Synopses & Reviews
Windows on the War
is a groundbreaking publicationand#8212;the first in English to focus on posters designed by the Soviet Union's TASS News Agency to bolster support for the Soviet war effort. TASS posters were created by a large collective of Soviet writers, printers, and artists, including such notables as Mikhail Cheremnykh, Nikolai Denisovskii, the Kukryniksy, and Pavel Sokolov-Skalia. Often six feet tall and always striking and bold, these stenciled posters were printed and placed daily in windows for the public to see. They were also sent abroad to serve as international cultural "ambassadors," rallying Allied and neutral nations to the Soviet cause. Drawn from the Art Institute of Chicago's collection, as well as other private and public holdings, these TASS posters have not been seen since World War II.and#160;
An international team of scholars presents the TASS posters both as unique historical objects and as artworks that reveal how preeminent artists of the day used unconventional technical and visual means to contribute to the war effort, marking a major chapter in the history of design and propaganda. Generously illustrated, the book presents photographs, documentary materials, and memorabilia in meaningful juxtapositions with images of the TASS posters. Also included are documents illuminating the expression of Russian cultural life in the United States during the war, opening a fascinating window onto the war along the Eastern Front.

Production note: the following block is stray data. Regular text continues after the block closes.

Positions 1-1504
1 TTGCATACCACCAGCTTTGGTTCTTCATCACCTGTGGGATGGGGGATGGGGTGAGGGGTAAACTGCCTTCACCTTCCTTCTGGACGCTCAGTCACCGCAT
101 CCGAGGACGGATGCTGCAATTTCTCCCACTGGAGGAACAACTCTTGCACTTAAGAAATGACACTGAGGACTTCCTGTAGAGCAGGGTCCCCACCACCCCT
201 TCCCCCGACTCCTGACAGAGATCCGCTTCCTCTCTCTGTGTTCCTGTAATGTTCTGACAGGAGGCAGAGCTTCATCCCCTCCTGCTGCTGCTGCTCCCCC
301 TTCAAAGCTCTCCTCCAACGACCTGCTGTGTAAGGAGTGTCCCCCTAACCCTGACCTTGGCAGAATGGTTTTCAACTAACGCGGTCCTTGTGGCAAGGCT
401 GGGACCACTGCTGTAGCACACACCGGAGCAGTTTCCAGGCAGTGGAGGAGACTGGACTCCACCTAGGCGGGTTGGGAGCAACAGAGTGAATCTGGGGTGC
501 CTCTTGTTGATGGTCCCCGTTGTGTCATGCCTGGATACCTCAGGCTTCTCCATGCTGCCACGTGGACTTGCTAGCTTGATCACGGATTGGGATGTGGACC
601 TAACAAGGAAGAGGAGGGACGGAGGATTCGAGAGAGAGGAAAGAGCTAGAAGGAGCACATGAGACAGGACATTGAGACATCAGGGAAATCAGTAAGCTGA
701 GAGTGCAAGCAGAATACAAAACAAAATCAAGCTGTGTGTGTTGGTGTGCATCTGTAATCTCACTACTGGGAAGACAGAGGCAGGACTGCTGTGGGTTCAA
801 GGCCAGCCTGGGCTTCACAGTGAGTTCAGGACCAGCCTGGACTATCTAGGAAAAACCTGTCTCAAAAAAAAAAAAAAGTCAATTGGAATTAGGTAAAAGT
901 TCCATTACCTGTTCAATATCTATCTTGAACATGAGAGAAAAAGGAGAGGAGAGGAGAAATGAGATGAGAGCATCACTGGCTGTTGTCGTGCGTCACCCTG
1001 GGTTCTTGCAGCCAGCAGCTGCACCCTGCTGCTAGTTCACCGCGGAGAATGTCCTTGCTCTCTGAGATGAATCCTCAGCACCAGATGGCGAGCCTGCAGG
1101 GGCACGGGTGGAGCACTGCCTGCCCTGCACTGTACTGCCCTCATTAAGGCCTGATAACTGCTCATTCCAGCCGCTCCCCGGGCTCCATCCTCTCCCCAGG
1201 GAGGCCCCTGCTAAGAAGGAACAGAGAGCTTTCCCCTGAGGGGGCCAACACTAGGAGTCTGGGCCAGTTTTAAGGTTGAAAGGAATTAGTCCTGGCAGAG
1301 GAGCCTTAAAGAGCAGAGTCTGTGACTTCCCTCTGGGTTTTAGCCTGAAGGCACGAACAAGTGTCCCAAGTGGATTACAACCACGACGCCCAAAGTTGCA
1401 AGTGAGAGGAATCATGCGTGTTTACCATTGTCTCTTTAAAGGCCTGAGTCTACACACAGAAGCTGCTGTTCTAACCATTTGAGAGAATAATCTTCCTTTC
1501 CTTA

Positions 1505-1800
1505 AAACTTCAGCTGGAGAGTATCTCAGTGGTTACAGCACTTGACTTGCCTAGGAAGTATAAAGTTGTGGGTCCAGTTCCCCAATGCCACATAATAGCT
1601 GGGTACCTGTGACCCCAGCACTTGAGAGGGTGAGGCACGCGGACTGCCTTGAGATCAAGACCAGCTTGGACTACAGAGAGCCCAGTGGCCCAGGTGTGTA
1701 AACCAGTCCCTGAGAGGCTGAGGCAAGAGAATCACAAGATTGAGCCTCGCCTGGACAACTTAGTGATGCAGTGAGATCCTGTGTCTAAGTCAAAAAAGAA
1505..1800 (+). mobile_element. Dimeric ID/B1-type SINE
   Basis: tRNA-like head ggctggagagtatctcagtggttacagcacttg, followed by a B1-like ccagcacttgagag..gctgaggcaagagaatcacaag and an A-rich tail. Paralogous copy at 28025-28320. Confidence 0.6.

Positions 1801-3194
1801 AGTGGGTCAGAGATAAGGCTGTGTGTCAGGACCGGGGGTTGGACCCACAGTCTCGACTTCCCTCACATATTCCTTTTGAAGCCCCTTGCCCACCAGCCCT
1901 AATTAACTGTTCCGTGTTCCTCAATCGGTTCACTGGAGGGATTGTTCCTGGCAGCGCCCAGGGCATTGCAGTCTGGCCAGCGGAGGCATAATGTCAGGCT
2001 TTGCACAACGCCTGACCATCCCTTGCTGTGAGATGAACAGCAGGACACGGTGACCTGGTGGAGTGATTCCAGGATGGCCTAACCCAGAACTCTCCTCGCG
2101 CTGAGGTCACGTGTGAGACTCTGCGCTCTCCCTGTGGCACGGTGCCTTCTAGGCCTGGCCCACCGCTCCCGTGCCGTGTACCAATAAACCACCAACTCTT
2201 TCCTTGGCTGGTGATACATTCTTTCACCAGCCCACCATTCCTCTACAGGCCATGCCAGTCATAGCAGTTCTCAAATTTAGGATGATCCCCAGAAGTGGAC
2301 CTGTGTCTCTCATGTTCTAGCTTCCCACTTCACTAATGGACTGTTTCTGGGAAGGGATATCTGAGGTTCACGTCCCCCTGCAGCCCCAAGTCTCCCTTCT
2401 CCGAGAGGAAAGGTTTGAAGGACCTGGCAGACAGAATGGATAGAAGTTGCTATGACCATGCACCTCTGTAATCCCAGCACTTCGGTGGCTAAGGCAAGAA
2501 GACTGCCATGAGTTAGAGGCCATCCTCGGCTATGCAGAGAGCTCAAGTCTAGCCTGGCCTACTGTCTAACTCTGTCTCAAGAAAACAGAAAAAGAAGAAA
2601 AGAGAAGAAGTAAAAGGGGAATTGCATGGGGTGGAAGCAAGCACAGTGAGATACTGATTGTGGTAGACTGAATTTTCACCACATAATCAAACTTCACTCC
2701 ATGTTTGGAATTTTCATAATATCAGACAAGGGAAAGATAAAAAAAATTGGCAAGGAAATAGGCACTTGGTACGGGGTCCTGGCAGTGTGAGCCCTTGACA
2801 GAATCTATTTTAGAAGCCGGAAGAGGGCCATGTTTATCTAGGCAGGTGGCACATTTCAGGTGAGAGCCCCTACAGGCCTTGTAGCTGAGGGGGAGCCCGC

and#8220;The first major scholarly study of the topic in English.and#8221;and#8212;New York Times
Winner of the 2011 50Books/50 Covers Book Design competition sponsored by Design Observer, AIGA, and Designers and Books.
A fascinating look at the aesthetic means and political ends of the graphically bold posters of the Soviet Union's TASS News Agency during WWII
About the Author
Peter Kort Zegers is the Rothman Family Research Curator, Department of Prints and Drawings, at the Art Institute of Chicago. Douglas Druick is Chair and Searle Curator of Medieval to Modern European Painting and Sculpture, and Chair and Prince Trust Curator of Prints and Drawings, both at the Art Institute of Chicago. Konstantin Akinsha is an art historian, formerly at the Museum of Western and Oriental Art, Kiev. Robert Bird is an associate professor in the Department of Slavic Languages and Literature at the University of Chicago. Jill Bugajski is an exhibition research associate, Department of Prints and Drawings, at the Art Institute of Chicago. Adam Jolles is the chair of the Department of Art History at Florida State University, Tallahassee.